Education is a key to liberation and an important tool to alleviate socio-economic problems. Women face numerous constraints to access education and training at all levels. The problems include the unfriendly pedagogy especially in the teaching of mathematics, technical and science subjects, which require competitiveness and some degree of assertiveness which girls often lack. Truancy, pregnancy, economic hardships and early marriages constrain girls from completing their schooling. Existing social attitudes favour and promote boys’ education and pay less interest in the education of girls.
The Government committed to increase women access to education in order to narrow the gap between boys and girls in primary and secondary schools. For example while the enrolment of girls in primary schools is 50 percent, in secondary schools girls are 46 percent of the total enrolment. Less and less girls are enrolled in higher learning institutions (at the university girls are 17 percent of the total enrolment).
One of the major constraints facing women in gainful employment is low education inadequate economically productive skills. The focus of the Government has been to increase women enrolment into vocational, tertiary and higher education. The Government also restructured education and training at this level so that it relates to employment creation. Several actions has been taken by the Government as follows:
- Establishment of girls’ vocational, training centres and technical secondary schools.
- Increase of female trainers in vocational and technical schools.
- Carry out-skills and labour market survey.
- Identify and remove gender stereotyping in textbooks and in other learning materials.
- Train instructors to be gender sensitive.
- Sensitise parents to encourage and facilitate girls to join technical institutions
- Expose aspiring girls to successful professional women role models and study tours.
- Introduction of courses and training in skills potentially for providing gainful employment to women.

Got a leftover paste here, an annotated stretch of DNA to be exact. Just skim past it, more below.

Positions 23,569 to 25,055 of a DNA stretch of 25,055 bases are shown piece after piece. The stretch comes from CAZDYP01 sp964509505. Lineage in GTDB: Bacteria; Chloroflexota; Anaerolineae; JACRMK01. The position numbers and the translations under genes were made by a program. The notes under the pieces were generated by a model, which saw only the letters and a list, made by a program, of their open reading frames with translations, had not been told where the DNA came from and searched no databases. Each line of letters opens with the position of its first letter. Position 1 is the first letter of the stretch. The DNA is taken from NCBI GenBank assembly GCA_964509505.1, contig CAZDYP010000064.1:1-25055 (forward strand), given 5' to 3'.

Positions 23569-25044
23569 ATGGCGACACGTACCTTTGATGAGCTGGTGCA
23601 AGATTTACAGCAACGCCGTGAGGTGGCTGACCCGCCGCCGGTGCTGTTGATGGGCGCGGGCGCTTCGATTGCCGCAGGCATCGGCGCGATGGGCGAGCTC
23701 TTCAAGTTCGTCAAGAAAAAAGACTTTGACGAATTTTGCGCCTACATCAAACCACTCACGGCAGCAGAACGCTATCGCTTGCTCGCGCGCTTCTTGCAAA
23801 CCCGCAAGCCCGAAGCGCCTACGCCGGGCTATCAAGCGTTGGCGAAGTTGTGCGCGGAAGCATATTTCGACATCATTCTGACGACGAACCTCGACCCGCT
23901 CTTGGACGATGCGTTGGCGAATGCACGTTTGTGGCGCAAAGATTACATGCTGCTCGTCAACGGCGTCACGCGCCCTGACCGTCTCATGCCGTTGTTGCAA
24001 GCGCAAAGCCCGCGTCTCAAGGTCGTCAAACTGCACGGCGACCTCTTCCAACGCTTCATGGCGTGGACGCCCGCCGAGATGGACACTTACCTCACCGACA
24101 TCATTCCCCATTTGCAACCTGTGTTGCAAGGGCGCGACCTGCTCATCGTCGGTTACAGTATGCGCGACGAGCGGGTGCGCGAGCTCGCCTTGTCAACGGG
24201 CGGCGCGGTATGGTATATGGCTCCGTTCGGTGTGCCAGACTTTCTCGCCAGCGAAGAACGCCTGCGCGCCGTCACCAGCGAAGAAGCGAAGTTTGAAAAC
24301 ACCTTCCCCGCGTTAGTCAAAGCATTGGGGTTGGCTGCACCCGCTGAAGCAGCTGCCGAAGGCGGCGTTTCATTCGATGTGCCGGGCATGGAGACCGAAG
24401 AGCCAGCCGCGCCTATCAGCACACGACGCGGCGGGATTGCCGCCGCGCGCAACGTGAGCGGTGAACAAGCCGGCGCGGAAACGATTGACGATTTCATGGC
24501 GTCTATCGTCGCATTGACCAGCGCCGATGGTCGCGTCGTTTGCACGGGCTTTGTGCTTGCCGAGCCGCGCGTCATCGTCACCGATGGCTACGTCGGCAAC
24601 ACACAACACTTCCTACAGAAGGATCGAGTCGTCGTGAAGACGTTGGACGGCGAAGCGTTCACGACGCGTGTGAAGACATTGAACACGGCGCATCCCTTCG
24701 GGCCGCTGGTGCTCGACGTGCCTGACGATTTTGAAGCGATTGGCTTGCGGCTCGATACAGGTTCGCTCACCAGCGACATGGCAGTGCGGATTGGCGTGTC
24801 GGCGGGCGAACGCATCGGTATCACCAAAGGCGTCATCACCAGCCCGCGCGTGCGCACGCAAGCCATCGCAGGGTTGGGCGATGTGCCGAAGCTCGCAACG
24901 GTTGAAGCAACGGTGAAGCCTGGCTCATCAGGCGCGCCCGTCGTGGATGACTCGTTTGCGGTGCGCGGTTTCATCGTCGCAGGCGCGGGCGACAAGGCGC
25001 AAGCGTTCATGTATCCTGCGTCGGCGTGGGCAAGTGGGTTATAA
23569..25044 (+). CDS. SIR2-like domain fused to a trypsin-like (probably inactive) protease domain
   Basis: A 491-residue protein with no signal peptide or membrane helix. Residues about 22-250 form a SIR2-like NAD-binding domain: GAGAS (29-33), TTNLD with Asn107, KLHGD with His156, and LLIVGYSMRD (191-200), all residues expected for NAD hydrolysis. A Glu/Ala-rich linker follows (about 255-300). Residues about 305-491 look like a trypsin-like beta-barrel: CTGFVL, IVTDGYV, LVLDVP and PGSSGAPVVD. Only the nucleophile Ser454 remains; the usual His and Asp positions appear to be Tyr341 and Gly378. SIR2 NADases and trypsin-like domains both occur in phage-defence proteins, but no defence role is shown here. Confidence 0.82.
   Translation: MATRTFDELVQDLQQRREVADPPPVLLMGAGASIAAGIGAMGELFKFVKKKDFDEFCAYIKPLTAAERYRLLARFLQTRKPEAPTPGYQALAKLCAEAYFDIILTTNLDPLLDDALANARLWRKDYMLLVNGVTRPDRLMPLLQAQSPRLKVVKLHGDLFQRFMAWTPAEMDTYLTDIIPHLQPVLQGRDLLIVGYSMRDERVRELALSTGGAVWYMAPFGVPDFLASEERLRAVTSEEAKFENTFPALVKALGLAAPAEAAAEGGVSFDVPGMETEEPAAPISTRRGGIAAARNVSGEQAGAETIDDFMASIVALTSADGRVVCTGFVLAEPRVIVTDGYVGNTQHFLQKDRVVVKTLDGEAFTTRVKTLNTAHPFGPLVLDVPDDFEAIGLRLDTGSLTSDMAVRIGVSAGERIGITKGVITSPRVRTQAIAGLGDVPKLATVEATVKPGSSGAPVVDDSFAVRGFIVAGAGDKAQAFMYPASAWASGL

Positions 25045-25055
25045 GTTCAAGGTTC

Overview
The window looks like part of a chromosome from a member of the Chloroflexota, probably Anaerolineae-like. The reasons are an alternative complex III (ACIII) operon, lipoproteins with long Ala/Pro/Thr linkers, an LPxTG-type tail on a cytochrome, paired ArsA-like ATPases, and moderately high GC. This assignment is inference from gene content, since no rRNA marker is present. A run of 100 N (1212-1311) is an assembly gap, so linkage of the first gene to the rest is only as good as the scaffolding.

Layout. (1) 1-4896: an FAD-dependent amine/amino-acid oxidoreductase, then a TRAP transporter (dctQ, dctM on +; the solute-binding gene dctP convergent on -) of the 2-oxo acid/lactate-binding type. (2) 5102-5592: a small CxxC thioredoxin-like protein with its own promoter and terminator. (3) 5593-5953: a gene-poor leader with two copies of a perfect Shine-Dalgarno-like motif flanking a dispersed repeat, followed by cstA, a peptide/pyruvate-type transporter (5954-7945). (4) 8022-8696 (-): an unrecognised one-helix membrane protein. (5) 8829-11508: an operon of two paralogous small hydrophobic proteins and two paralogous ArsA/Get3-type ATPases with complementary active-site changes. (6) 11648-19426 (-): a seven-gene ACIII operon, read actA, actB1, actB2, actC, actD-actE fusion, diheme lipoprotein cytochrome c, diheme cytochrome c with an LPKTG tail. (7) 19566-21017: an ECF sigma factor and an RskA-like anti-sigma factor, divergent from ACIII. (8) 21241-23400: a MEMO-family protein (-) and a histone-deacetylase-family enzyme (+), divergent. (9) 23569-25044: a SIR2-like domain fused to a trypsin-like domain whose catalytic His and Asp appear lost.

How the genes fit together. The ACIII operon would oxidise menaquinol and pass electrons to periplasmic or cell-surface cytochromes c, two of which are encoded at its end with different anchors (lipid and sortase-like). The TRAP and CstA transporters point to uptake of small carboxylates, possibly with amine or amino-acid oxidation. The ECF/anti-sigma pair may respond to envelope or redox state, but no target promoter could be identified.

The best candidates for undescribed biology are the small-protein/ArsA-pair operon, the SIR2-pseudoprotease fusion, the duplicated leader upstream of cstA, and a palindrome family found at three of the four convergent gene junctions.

- Increase boarding facilities for girls.
- Reform of curriculum to include a wider range of skills, technical enterprenurship skills and cross cutting issues.
- Adoption of target oriented curricula with special focus on women and girls.
- Introduction of short courses, open collages at flexible hours and location so as to meet the employment promotion demands of women who have time constraints.
- Establishment of training nurseries and or workshops so as to offer apprenticeship facilities for women.
- Establishment of training fund for women to increase their managerial and decision making capabilities.
It is a fact that girls and women including those who complete schooling and training do not get equal access to employment opportunities. Constraints facing women in employment include lack of child care facilities both day care and nursery schools. Specific health and industrial safety provisions tailored to the realisation of the women’s practical gender needs. To alleviate these problems, the Government intends to:
- Improve and monitor sanitation facilities in working places with a gender perspective.
- Facilitate and support establishment of Day Care Centres for working mothers.
- Induce private sector employers to allow breast-feeding breaks.
- Intensify the sensitisation of employers on women development issues.
- Intensify women’s education in informal sector on relevant governing rules and regulations.
- Enforce safety regulations at places of work for both men and women.
- Review the current rules and regulations, which are unfavourable to women in the informal sector.
- Review Labour law and other related laws
- Research on patterns and characteristics of women employment both in the formal and informal sectors as well as dissemination of gender disagregated data in employment.
- Educate the civil servants on the schemes of service, rules and regulations; improvement of job opportunities.